TOPSHOT - (From L) Leader of Italian far-right Lega (League) party Matteo Salvini, Forza Italia leader Silvio Berlusconi, leader of Italian far-right party "Fratelli d'Italia" (Brothers of Italy) Giorgia Meloni, and Italian centre-right lawmaker Maurizio Lupi stand on stage on September 22, 2022 during a joint rally of Italy's coalition of far-right and right-wing parties Brothers of Italy (Fratelli d'Italia, FdI), the League (Lega) and Forza Italia at Piazza del Popolo in Rome, ahead of the September 25 general election. (Photo by Alberto PIZZOLI / AFP) (Photo by ALBERTO PIZZOLI/AFP via Getty Images)
Meloni's victory shows Italy's 'democracy functioning,' says ambassador
15:46 - Source: CNN
Rome CNN  — 

Giorgia Meloni, the hard-right leader who was sworn in as Italy’s first female prime minister on Saturday, won the election on a campaign built around a promise to block migrant ships and support for traditional “family values” and anti-LGBTQ themes.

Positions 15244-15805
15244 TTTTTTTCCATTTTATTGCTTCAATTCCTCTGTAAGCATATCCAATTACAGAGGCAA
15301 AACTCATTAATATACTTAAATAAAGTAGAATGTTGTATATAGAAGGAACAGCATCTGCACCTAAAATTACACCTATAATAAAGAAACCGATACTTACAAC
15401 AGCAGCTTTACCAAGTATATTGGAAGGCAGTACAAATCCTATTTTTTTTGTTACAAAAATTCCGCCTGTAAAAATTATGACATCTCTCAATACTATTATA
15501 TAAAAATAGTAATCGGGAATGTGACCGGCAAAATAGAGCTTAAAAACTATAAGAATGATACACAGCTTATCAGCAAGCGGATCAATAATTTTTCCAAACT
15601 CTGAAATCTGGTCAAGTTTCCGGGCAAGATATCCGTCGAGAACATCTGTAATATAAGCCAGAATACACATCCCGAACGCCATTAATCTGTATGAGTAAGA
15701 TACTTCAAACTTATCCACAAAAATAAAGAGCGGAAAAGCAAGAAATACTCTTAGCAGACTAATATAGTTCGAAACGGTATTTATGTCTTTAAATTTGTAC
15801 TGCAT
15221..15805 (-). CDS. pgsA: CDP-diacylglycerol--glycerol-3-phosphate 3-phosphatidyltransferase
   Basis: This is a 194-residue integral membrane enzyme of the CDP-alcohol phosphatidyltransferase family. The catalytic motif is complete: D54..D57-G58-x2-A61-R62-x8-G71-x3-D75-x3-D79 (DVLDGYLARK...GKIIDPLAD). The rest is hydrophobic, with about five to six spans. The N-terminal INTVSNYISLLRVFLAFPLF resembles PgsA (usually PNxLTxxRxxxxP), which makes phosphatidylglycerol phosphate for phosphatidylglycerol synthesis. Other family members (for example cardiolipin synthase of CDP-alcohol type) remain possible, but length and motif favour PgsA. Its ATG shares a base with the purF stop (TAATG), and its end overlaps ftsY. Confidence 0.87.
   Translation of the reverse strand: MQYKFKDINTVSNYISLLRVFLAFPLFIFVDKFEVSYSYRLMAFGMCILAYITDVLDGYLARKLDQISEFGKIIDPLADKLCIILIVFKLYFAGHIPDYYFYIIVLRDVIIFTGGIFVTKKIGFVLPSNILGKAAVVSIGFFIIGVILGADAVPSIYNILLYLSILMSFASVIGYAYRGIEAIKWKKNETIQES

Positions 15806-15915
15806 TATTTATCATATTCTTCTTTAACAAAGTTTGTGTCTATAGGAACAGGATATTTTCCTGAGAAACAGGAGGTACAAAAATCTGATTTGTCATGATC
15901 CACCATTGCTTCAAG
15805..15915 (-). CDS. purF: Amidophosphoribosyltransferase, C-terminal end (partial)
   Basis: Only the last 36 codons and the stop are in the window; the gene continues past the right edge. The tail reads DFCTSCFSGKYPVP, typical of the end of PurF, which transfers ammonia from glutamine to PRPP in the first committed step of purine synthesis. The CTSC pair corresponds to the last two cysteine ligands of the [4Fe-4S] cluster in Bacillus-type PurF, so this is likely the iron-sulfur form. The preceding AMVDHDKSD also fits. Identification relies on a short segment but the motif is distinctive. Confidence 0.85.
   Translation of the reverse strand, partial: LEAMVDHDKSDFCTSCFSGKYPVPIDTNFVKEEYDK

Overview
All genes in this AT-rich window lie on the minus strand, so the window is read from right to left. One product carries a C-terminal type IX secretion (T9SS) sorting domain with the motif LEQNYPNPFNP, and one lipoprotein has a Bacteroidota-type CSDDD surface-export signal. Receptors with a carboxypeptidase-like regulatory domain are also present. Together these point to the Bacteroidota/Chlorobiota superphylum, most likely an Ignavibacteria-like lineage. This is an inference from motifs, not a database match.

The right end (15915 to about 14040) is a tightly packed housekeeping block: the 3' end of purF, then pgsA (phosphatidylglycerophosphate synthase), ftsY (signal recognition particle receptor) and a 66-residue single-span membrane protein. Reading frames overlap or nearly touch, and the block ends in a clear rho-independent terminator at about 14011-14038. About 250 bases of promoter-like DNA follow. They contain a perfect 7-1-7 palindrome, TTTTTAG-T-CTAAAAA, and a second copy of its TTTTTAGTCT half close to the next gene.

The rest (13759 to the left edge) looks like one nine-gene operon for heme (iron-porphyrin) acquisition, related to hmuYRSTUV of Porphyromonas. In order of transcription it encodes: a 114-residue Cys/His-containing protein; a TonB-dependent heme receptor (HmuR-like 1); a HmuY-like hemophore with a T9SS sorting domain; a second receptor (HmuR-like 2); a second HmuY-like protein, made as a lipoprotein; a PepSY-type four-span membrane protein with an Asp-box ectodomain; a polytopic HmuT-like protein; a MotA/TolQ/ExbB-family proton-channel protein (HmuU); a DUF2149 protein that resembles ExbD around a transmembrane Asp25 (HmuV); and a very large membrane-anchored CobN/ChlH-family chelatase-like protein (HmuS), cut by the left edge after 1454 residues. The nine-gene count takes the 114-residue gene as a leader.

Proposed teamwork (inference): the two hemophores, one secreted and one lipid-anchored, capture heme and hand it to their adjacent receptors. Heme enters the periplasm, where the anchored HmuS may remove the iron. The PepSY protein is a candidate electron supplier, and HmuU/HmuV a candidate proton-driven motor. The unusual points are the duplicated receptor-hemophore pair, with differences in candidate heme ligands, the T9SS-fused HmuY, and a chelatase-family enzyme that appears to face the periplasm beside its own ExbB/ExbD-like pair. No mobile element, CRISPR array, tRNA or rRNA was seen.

Meloni was sworn in by the Italian President Sergio Mattarella in a ceremony taking at the Quirinale Palace in Rome.

She heads an alliance of far-right and center-right parties, her own Brothers of Italy chief among them, and is set to form the most right-wing government Italy has seen in decades.

Meloni’s win in parliamentary elections last month suggests the allure of nationalism remains undimmed in Italy – but her vow to take the country on a hard-right turn still leaves many uncertain what will happen next.

The new government is made up of a coalition with two other right-wing leaders. One is Matteo Salvini, a former interior minister who became the darling of the hard-right in 2018 when he shifted his party, the League, once a northern secessionist party, into a nationalist force.

Meloni’s 24 ministers – six of them women – were being sworn in alongside her on Saturday.

The other is Silvio Berlusconi, the center-right former Italian prime minister widely remembered for his “bunga bunga” sex scandals with young women. Both men have previously publicly expressed admiration for Russian President Vladimir Putin, which has prompted questions over what the coalition’s approach to Russia will be.